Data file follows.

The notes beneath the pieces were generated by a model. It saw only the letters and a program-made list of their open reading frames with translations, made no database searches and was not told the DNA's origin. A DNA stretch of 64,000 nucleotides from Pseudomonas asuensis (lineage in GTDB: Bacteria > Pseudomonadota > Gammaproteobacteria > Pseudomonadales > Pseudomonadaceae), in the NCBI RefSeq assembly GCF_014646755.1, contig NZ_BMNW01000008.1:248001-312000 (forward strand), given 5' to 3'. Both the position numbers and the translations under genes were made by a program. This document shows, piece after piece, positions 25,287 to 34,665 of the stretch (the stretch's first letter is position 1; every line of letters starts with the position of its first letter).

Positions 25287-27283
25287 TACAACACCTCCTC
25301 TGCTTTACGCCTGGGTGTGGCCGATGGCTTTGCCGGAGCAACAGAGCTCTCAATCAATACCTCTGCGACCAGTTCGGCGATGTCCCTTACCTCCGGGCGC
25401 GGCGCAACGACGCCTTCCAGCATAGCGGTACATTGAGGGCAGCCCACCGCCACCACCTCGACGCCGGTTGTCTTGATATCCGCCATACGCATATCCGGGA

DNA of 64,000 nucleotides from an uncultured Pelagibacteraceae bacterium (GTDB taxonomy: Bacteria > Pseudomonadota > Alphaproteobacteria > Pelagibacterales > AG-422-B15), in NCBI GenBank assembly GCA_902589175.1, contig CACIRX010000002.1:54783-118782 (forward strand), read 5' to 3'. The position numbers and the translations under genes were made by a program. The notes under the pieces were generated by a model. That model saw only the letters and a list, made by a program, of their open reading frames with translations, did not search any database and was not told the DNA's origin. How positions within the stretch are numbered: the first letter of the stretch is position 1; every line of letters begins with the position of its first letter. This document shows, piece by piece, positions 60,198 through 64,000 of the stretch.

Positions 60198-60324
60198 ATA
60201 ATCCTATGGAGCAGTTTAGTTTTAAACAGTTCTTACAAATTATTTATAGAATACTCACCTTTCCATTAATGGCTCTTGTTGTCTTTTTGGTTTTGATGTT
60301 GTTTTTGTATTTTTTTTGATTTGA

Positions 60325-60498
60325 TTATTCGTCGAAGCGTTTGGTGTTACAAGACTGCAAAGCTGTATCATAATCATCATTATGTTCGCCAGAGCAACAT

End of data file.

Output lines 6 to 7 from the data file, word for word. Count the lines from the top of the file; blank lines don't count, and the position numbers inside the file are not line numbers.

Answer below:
DNA of 64,000 nucleotides from an uncultured Pelagibacteraceae bacterium (GTDB taxonomy: Bacteria > Pseudomonadota > Alphaproteobacteria > Pelagibacterales > AG-422-B15), in NCBI GenBank assembly GCA_902589175.1, contig CACIRX010000002.1:54783-118782 (forward strand), read 5' to 3'. The position numbers and the translations under genes were made by a program. The notes under the pieces were generated by a model. That model saw only the letters and a list, made by a program, of their open reading frames with translations, did not search any database and was not told the DNA's origin. How positions within the stretch are numbered: the first letter of the stretch is position 1; every line of letters begins with the position of its first letter. This document shows, piece by piece, positions 60,198 through 64,000 of the stretch.

Positions 60198-60324